Welcome back to "Doggerel," where I ramble on about words and phrases that are misused, abused, or just plain meaningless.
I've seen it all too often: Someone claims I'm denying some fact a person is citing to support their position when I'm not. It may be an altie claiming I'm denying a person's improvement, a believer in parapsychology claiming I'm denying a "psychic" prediction came true, or a racist who claims I'm denying some economic statistics about certain countries. All too often, my trivial concessions fall on deaf ears who remain unaware of my true objections.
The reality of the debates I get in is typically this: My opponents' arguments are invalid because they rely on logical fallacies. Therefore, their conclusions do not follow from the facts they use in their premises.
Alties have claimed that I denied someone got better after a quackery treatment. I seldom have any reason to doubt the improvement: My argument is usually that there are other causes for improvement, therefore, they need to rule these other explanations out before they can claim an anecdote supports their case.
Parapsychology fans have claimed that I denied that a psychic prediction came true. Usually, I have instead argued that there are other, unremarkable explanations for their accuracy.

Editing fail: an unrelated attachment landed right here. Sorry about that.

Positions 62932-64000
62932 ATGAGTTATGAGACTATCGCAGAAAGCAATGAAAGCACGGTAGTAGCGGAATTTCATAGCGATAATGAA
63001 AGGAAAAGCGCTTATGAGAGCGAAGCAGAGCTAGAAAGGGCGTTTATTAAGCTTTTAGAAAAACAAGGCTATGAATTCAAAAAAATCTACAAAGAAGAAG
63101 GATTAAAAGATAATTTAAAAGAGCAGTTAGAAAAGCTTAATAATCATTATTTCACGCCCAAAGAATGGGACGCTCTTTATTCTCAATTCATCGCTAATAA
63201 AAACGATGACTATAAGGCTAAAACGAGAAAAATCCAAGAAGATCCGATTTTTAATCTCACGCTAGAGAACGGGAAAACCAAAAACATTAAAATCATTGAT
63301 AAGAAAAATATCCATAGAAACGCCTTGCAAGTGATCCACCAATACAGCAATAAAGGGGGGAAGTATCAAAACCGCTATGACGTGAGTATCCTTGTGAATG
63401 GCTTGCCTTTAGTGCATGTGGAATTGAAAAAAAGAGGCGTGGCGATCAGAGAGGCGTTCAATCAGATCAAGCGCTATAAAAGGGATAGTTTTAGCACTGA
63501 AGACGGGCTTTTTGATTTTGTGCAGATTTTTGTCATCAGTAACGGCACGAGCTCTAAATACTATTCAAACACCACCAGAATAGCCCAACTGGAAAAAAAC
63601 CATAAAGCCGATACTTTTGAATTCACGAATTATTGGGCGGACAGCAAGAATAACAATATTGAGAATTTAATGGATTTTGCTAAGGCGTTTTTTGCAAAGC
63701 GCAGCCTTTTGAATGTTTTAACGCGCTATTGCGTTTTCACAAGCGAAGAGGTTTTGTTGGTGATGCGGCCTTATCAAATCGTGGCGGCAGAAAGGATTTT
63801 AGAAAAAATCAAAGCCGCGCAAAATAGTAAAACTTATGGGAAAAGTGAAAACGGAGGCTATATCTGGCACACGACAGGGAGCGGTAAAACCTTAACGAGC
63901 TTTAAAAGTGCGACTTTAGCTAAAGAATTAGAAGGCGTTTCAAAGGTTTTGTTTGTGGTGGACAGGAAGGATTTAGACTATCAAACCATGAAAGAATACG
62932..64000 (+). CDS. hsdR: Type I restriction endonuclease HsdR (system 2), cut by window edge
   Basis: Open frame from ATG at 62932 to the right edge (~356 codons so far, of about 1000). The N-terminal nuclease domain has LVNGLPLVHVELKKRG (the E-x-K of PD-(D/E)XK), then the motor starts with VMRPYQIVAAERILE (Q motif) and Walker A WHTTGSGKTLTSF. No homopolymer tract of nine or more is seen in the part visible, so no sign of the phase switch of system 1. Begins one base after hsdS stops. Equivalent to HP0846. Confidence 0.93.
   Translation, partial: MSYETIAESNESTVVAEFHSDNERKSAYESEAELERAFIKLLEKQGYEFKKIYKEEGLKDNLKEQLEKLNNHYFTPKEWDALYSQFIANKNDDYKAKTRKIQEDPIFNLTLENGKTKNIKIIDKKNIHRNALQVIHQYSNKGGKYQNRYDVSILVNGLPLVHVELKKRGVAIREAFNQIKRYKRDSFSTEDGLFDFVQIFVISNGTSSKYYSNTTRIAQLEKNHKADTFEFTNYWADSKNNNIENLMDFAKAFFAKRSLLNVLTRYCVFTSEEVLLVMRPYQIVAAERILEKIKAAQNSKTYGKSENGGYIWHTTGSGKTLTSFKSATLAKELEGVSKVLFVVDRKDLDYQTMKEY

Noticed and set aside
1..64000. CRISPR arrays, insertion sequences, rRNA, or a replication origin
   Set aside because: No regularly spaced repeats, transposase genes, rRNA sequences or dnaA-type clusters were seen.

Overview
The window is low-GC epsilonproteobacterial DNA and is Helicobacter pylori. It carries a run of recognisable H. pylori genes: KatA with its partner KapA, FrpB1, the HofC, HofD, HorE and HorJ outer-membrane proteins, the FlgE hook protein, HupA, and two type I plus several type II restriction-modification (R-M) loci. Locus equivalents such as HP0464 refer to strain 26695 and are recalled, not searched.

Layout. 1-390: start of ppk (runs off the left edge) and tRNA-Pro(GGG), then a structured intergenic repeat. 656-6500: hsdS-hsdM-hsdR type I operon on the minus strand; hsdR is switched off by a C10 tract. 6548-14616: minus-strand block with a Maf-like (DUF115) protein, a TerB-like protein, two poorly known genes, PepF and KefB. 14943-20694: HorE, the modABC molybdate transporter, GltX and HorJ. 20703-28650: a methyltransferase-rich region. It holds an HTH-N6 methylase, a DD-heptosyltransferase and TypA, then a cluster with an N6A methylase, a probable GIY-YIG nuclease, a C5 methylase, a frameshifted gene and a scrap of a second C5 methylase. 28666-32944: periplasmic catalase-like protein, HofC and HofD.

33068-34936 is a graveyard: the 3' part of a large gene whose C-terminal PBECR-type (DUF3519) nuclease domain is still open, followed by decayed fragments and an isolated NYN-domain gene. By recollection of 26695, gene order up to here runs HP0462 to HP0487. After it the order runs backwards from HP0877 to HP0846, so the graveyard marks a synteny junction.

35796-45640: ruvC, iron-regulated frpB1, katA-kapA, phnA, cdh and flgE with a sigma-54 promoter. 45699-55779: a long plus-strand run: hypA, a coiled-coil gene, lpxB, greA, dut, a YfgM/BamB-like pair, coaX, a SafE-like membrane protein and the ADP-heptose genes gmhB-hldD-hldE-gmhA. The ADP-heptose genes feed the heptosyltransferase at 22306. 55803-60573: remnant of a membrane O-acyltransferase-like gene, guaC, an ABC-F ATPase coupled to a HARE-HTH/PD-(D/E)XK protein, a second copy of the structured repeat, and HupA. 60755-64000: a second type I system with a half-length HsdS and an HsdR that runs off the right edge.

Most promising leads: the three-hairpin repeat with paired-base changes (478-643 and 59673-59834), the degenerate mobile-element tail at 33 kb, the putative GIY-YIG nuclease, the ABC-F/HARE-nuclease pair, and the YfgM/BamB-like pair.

A recent commentator has claimed that my friends and I deny that some countries are in a poor economic state. We did not. We simply argued that there are many possible explanations for that poverty other than the DNA of the citizens.
Just because A is true, doesn't mean your conclusion follows from it. A sound conclusion requires both that the premises be true AND that the steps from premises to conclusion be logically valid.
Of course, there are cases where we do deny the premises of someone's argument. In such a case, we're willing to hear evidence to support the "fact" they're arguing. Usually, this results in a microcosm: The evidence they use to defend their larger argument's premise doesn't actually support it.